Take what industry you look at. Market rewards tended to accrue to consumer-facing firms. For, say, an Apple to join, “it’s almost a no-brainer to position themselves as an environmental leader because they’ll be rewarded and it won’t cost that much.” But for a firm in heavy industry, say making steel or cement, “they don’t have a lot of potential upside from taking an action like this.”
So why join? Gans reviewed a handful of hypothesis—greenwashing, heading of stricter regulation, public spiritedness—and then zeroed in the idea of preparedness, what he called a “regulatory hedge.” These companies expected to be regulated soon and they stood to gain by figuring out before the fact how to integrate this new CO2 order into their business plans and operations. The market, in turn, commended them for their perspicacity.
“Those are things you wouldn’t think about unless you had to,” Gans noted, and the composition of CCX reflected that proactive approach: the largest number of publicly traded firms came from the utility, paper, and petrochemical sectors.
Then a perfect storm hit the carbon market in 2010, as we resume the tale of the CCX. The global climate community punted on any binding action at the Copenhagen conference the year before, then the U.S. senate refused to even hear the Waxman-Markey bill, sinking the hopes—or fears—of many that the U.S. would mandate a price on carbon. Meanwhile, the bottom fell out of the carbon market, pushed along by a weakening global economy that knocked down carbon output and concern about the environment. From day one CCX members had been far exceeding their mandated emissions reductions, a good result for the environment but one which flooded the market with their offset script, dropping its value toward zero. The CCX essentially folded. It was sold to the firm Intercontinental Exchange, which had provided the CCX's electronic trading platform in 2003 and launched the European Climate Exchange in 2005. The current CCX only registers carbon offsets and isn’t taking on new members.
Gans thinks on the whole, though, the CCX was a good experiment. “When wading into a completely new regulatory area like this it makes a lot of sense to me for firms, and for the actors involved, to gain experience. ... It gave everybody a bit of experience in learning how to price these things internally, how to trade, how to meet the requirements. But the fact that it folded suggests the market thought otherwise—or that the market’s not as patient as I am.”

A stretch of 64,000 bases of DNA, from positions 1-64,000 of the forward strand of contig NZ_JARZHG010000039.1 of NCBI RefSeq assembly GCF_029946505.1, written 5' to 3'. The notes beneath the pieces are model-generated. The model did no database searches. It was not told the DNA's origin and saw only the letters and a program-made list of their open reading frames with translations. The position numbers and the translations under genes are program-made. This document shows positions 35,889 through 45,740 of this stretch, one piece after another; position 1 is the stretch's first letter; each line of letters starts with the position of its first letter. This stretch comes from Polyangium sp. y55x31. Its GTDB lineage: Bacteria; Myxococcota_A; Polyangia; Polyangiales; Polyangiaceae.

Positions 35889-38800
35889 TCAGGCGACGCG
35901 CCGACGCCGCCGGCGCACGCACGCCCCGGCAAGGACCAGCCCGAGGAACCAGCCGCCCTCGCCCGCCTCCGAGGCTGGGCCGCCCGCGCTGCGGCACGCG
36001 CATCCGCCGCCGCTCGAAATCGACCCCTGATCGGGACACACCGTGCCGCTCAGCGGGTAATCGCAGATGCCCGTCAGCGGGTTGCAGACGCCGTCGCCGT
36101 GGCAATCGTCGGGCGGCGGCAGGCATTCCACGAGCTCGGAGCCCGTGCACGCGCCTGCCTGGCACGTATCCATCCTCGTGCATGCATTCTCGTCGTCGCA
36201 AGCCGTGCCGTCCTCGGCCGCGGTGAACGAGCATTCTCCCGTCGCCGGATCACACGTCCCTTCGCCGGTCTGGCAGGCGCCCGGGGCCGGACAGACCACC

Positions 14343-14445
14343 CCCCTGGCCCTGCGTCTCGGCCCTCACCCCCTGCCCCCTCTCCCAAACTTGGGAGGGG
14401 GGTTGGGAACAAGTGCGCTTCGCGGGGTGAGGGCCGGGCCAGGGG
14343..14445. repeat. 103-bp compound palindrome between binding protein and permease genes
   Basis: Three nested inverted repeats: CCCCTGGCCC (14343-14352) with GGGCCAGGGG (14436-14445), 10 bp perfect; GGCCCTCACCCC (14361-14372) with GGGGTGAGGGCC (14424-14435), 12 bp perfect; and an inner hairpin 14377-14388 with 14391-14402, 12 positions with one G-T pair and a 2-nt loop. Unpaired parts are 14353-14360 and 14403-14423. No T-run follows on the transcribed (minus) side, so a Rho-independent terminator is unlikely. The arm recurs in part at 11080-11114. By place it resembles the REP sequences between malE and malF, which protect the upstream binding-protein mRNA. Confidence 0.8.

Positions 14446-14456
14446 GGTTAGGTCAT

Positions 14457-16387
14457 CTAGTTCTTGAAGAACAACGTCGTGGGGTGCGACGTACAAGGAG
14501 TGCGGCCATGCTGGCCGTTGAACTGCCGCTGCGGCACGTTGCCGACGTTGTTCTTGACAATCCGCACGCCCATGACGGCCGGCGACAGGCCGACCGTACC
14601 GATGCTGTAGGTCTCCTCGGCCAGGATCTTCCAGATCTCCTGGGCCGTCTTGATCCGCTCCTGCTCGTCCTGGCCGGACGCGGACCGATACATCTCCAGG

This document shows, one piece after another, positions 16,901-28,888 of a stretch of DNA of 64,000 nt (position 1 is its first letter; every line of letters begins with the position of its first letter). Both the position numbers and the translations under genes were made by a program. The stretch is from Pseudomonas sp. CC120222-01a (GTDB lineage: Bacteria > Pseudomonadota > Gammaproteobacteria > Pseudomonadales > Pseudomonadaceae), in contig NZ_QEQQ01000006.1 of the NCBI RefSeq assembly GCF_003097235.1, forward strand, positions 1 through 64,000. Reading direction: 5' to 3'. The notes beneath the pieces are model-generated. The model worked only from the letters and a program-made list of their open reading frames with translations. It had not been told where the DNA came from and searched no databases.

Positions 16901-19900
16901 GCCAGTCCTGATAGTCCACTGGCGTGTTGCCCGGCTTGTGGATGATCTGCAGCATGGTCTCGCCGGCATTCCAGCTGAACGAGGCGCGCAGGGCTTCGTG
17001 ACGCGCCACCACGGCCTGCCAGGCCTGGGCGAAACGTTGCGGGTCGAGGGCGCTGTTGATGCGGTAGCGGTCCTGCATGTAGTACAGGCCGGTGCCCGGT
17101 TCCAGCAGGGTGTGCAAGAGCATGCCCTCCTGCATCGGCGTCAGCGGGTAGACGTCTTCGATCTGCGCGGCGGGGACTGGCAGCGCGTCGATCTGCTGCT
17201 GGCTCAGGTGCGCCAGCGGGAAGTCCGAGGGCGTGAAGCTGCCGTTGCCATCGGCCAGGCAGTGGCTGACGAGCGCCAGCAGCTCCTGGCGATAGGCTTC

Gans is reluctant to generalize on how public companies should approach corporate social responsibility based on the CCX experience. “Without external pressure, whether from consumers or customers, or the threat of looming regulation,” he said, “it doesn’t make a whole lot of sense for companies to engage in these sorts of voluntary actions, based on the literal charter to maximize share price for stockholders. Whether you like that or not, those are the facts and those are what investors trade on.”
Carbon taxing or trading is likely a dead letter in the U.S., but other nations—the European Union, Australia, and South Africa most notably—and the state of California, are plowing ahead. While the Europeans are struggling with their carbon market, Gans pointed to California’s now seven-year-old Assembly Bill 32 as an interesting example of a carbon-limiting experiment being conducted in a state-size laboratory. That maturing program is generating real money (and thus real controversy and continuing lawsuits).
Meanwhile, whether driven by consumer sentiment, a convincing green CEO, or regulatory foreboding, the market will set the tone until these experiments become national law. “If it becomes the case that investors prefer these environmental, do-good, voluntary-action firms, then it becomes more expensive for the other firms—the dirty, non-environmental firms—to operate because they can’t borrow as cheaply. Certainly that’s not what we see now,” Gans acknowledged, “but you theorize this tipping-point story: If you hold out, you’re going to get singled out.”